Note, the difference between the mean User Sat-isfaction values in both experiments is expected since the wizard with her human-level intelligence should had been able to manage the dialogue bet- ter than the implemented dialogue-manager com- The Slovenian spontaneous speech data col- lected during the second WOZ experiment was named Slovenian Spontaneous Speech Queries 2 In agreement with previous studies [9, 10, 11], we observed that in both experiments the usersadapted their behaviour to the expected language abilities of the natural-language-spoken WOZ sys- (WOZ1) and the second (WOZ2) WOZ experi- tem. In several dialogues the first question was much longer than the following ones and, in caseof repetitions, requested by the system, the speechmode became more articulated, slower and/or The spontaneous speech data, named Slove- louder. Moreover, while the wizard was medi- nian Spontaneous Speech Queries (SSSQ), that ating her response some users made fun of the was collected during the first WOZ experiment, system, they made comments like ”What a voice was transcribed with the Transcriber tool [18].
- terribly”, ”It is thinking”, ”It is searching in The transcription was labelled for turns and ut- the computer”, and they laugh. But such side re- terances, and special labels for dialectal words marks certainly would be rather strange in a nat- and non-speech sounds were added. An example ural information-providing task because, in both experiments, subjects were basically role playing.
They were not real users with real information re-quirements or real time constraints and telephone The second WOZ experiment was carried out inorder to evaluate the performance of the newly- implemented dialogue manager [14], build on thebasis of the data collected during the first WOZ The dialogue-manager component [14] was evalu- experiment. Therefore, all the other components ated using the PARADISE framework [15], which of the system remained the same. Hence, in com- maintains that the system’s primary objective is parison with the first WOZ experiment, the task to maximize user satisfaction, and it derives a of the wizard in the second WOZ experiment was combined performance metric for a dialogue sys- only to simulate Slovenian speech understanding.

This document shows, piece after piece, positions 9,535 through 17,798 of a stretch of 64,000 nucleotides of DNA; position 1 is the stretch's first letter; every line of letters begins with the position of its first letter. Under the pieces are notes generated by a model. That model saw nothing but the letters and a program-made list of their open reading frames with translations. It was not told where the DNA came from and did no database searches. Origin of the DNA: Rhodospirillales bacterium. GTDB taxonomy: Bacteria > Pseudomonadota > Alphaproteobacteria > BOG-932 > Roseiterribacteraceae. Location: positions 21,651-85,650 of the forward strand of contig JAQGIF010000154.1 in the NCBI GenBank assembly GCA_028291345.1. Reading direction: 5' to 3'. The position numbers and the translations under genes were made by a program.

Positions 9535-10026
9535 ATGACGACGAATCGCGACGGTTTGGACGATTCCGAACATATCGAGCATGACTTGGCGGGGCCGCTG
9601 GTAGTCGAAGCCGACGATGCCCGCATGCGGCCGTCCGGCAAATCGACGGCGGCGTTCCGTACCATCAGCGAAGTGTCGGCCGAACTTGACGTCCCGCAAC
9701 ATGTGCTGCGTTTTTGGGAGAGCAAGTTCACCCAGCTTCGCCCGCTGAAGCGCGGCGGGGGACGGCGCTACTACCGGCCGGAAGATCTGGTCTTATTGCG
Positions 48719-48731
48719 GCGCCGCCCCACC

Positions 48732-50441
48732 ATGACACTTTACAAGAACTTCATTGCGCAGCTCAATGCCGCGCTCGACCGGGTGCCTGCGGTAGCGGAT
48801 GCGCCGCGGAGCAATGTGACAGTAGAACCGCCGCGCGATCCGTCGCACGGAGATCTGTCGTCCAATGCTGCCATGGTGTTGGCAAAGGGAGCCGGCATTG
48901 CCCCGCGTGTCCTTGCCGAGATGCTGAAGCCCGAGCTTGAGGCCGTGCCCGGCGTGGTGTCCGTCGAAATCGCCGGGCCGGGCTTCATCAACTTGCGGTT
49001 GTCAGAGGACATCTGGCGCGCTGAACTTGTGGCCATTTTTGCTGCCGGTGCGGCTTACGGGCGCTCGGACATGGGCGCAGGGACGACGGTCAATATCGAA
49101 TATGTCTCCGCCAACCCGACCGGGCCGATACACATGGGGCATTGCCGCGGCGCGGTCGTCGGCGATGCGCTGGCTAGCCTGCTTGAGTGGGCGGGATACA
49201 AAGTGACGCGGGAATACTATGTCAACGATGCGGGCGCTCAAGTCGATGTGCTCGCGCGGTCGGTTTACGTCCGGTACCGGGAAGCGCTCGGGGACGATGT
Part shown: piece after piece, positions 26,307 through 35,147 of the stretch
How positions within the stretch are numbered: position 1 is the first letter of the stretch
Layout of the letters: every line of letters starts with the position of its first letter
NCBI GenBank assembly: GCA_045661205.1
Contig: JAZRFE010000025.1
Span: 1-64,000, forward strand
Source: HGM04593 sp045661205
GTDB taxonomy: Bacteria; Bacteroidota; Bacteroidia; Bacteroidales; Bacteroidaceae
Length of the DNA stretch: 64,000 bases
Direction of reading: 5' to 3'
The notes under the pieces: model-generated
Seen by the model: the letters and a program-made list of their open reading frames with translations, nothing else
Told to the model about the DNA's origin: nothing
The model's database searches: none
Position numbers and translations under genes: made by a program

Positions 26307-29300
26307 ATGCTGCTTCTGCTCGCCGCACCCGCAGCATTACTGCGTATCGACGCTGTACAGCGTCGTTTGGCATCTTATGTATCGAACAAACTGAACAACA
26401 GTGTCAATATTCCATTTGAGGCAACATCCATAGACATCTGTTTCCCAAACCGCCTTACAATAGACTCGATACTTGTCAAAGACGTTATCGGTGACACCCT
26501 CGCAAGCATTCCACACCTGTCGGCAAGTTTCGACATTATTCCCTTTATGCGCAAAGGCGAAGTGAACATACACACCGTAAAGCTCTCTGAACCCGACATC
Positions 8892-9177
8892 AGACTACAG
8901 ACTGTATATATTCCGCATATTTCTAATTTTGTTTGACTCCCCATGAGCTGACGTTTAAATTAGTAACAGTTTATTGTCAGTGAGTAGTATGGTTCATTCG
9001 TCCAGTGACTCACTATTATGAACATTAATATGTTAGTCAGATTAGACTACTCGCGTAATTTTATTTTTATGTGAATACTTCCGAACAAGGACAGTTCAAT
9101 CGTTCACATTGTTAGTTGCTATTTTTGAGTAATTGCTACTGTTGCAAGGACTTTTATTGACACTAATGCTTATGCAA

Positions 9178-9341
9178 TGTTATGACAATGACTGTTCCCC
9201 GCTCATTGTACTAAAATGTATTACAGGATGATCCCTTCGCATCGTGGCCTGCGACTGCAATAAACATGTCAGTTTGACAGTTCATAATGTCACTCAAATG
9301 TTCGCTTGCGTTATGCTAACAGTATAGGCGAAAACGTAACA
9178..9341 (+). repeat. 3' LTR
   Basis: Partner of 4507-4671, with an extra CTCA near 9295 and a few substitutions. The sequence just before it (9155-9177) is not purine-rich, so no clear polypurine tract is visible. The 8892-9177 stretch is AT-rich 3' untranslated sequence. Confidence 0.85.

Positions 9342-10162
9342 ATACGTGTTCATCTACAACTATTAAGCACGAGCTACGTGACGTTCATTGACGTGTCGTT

tem as a weighted linear combination of task- The wizard was sitting behind the dialogue man- success measures and dialogue costs (i.e., dialogue- ager’s interface and entered the meaning repre- efficiency costs and dialogue-quality costs). The PARADISE model of performance posits that a A total of 68 Slovene users (29 female, 39 male) performance function can then be derived by ap- were chosen to take part in the second WOZ ex- plying multivariate linear regression (MLR) with periment. They were given the same instructions user satisfaction as the dependent variable and Hello. The dialogue system for weather-forecast information speaking. Can I help you? Wait a moment, please . [the wizard is choosing her answer]In ˇ Stajerska today - the visibility will be more than 10 km. Is there something else? For which location are you asking for? Wait a moment, please . [the wizard is choosing her answer]No, in ˇ Stajerska today – the sky will clear up. Is there something else? What about the weather in Poland in the next few days? Wait a moment, please . [the wizard is choosing her answer]In Varˇsava, Poland - it is cloudy, the air temperature is -6 degrees Celsius. Is theresomething else? I do not offer this information. Do you have any other question? Thank you for your cooperation. Goodbye. Table 2: The Slovene-English translation of an example dialogue between a user (U) and the WOZsystem (S), recorded during the first WOZ experiment.